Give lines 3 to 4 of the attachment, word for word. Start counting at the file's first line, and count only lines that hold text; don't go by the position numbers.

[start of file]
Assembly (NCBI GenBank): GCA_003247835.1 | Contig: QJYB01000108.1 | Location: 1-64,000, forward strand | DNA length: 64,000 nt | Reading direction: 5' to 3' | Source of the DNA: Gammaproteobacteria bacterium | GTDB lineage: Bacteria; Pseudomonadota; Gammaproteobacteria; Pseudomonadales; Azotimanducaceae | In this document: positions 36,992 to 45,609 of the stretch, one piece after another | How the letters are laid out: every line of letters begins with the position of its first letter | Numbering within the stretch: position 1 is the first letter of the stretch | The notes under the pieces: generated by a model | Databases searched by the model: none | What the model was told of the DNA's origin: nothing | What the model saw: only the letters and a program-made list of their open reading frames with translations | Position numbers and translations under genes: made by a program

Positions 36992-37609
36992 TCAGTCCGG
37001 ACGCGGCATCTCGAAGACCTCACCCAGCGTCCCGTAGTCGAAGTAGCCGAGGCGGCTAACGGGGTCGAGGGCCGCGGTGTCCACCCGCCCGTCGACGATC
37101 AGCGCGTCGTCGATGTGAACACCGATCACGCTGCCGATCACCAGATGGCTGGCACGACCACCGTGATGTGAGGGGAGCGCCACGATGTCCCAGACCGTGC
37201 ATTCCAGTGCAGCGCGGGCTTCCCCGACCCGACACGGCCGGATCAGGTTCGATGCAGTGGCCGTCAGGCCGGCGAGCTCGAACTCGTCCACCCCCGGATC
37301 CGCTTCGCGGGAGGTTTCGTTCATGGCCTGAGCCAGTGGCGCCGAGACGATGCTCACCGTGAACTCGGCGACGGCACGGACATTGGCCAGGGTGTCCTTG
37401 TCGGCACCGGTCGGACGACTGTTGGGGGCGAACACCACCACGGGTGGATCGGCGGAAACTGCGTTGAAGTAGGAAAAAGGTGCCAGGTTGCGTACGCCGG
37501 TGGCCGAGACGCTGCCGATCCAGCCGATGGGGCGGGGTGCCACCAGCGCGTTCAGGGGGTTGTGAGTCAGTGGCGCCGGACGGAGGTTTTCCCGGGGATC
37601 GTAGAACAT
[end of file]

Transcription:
36992 TCAGTCCGG
37001 ACGCGGCATCTCGAAGACCTCACCCAGCGTCCCGTAGTCGAAGTAGCCGAGGCGGCTAACGGGGTCGAGGGCCGCGGTGTCCACCCGCCCGTCGACGATC